Skip to main content

Heading Off-World: An Advance Review of Season 1.5 of Caprica

I was planning to write a lengthy review of the first two episodes of the back half of Caprica's first season, which returns to Syfy tonight after a considerable hiatus (one that was unexpectedly truncated), but AOL Television's Maureen Ryan did all of the heavy lifting yesterday and pretty much summed up everything I was going to say.

I've found Caprica so far to be maddeningly frustrating, a series of false starts, lackluster characters, and thwarted intrigue. (I wrote about my feelings about the first half of the season here.)

The two episodes provided to press for review ("Unvanquished" and "Retribution") haven't alleviated any fears I may have had about the series after its fantastic and thought-provoking pilot.

Two episodes back and I'm already restless, already losing interest in the plights of these characters, who remain unsympathetic and icy. (I will say, however, that the second episode was significantly better than "Unvanquished," and would point you to Ryan's pitch-perfect description of the goings-on on Gemenon. Shudder.)

Battlestar Galatica dealt with similar issues of religion, race, assimilation, and identity, but it was set against a backdrop of survival, where the stakes were enormous as the war between the humans and Cylons could lead to extinction. It's hard to recreate that dynamic here when the strife is limited to humanity at large and a small sect of monotheists who like to train teenagers to take on suicide missions in the name of their god.

But it would be one thing if there were something--or someone, rather--to grasp on to, but Caprica's characters are the embodiment of quicksilver: they're slippery and toxic. None of the central characters--whether that be Eric Stoltz's brooding genius Daniel Graystone, Paula Malcomson's brittle Amanda, Polly Walker's duplicitous Sister Clarice, Sasha Roiz's silent gangster Sam, Magda Apanowicz's sullen teen Lacy, and Esai Morales' dead-eyed lawyer--remain all that compelling and the production seems to treat them largely as sleepwalkers, making their way through a shifting landscape of images, flashbacks, dreams, and ominous portents. A psychic mishmash that dulls the senses rather than intrigue them.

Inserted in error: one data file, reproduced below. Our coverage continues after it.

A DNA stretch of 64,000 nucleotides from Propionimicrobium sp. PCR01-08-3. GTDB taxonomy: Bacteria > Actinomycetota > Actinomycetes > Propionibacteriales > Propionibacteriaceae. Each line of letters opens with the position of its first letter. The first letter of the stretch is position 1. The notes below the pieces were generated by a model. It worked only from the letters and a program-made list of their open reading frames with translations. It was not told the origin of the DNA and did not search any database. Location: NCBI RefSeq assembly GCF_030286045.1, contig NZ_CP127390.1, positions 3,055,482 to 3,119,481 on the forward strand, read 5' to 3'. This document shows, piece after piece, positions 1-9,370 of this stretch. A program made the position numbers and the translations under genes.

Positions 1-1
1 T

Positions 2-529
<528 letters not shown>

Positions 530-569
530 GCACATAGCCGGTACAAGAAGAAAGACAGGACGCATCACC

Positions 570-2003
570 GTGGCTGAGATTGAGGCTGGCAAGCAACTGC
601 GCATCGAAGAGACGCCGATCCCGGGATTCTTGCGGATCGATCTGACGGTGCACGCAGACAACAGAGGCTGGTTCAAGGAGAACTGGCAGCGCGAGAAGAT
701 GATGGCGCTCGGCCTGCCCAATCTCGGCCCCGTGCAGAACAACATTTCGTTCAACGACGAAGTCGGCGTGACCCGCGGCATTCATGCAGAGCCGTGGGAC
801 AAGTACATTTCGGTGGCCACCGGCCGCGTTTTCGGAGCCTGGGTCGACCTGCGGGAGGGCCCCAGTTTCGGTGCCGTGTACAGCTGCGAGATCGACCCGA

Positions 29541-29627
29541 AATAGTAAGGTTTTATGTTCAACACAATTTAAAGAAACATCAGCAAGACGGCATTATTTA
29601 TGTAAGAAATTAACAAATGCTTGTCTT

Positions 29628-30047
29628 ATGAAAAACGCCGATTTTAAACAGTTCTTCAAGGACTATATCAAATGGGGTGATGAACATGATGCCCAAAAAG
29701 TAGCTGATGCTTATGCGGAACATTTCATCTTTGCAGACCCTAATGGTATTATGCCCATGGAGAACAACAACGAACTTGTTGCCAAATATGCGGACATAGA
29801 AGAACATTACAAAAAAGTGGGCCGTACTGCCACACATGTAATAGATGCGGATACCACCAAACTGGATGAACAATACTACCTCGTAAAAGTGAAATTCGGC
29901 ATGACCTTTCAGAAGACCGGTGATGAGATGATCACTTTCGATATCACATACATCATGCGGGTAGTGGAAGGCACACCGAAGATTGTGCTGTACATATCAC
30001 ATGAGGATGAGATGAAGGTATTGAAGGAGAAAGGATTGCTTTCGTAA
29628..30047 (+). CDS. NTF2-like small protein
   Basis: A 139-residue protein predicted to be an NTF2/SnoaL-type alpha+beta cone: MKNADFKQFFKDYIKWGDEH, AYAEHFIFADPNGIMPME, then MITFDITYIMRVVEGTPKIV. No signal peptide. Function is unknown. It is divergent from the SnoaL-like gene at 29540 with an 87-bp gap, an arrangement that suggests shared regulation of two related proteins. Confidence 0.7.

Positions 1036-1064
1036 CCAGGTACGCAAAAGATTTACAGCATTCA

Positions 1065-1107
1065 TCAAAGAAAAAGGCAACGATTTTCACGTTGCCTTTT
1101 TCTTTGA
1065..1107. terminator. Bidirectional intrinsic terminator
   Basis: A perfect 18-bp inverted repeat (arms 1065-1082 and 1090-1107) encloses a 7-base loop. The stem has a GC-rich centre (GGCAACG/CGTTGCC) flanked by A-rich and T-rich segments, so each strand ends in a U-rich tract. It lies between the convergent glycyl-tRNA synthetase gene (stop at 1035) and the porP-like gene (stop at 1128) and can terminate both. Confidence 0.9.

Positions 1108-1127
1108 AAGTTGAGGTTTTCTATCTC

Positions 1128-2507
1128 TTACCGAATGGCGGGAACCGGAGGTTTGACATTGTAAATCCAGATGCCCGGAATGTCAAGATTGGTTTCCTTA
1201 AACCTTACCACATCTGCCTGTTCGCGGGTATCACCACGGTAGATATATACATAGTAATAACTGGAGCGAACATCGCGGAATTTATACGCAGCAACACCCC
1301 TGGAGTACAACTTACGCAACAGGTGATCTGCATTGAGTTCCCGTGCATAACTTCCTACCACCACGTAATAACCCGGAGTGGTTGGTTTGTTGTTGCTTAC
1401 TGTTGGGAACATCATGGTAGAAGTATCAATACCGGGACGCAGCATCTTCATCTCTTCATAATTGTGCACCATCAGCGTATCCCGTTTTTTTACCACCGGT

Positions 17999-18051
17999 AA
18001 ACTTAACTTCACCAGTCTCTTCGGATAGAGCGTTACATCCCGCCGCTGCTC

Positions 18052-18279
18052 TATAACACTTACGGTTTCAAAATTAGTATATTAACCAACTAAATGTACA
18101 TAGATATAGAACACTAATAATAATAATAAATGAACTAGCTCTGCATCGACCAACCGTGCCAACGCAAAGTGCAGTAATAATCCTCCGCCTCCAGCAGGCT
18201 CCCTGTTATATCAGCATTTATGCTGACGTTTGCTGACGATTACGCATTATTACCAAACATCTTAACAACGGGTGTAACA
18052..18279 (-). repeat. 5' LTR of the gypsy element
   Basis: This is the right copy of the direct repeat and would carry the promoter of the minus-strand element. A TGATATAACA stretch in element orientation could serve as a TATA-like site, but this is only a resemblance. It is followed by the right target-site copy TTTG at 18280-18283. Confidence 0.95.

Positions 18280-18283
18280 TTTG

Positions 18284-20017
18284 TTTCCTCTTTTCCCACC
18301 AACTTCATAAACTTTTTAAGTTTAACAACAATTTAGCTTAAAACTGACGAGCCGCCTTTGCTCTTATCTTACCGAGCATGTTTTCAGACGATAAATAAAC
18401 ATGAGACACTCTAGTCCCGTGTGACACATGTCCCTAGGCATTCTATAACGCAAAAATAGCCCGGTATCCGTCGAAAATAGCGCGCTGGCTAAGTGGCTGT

Which is a problem with Caprica itself. There's less of a concrete narrative building towards a centralized arc than there is a series of disconnected incidents that hover over each other awkwardly. The one common thread linking these disparate elements together--that would be Alessandra Torresani's Zoe--is barely glimpsed at all in the first two installments, though her avatar does make one very memorable appearance. (Personally, I've not been a fan of Torresani since the beginning and while her absence is felt somewhat in terms of the overarching plot, there's considerably less hystrionics going on without her.)

As mentioned by Ryan, the first episode's travel to Gemenon, such a crucial destination for the first half of the season, descends into silliness as the STO-backed church becomes a larger influence on the series and we meet a slew of new characters. One in particular made me howl with laughter as the actress playing this key role was just so shockingly awful.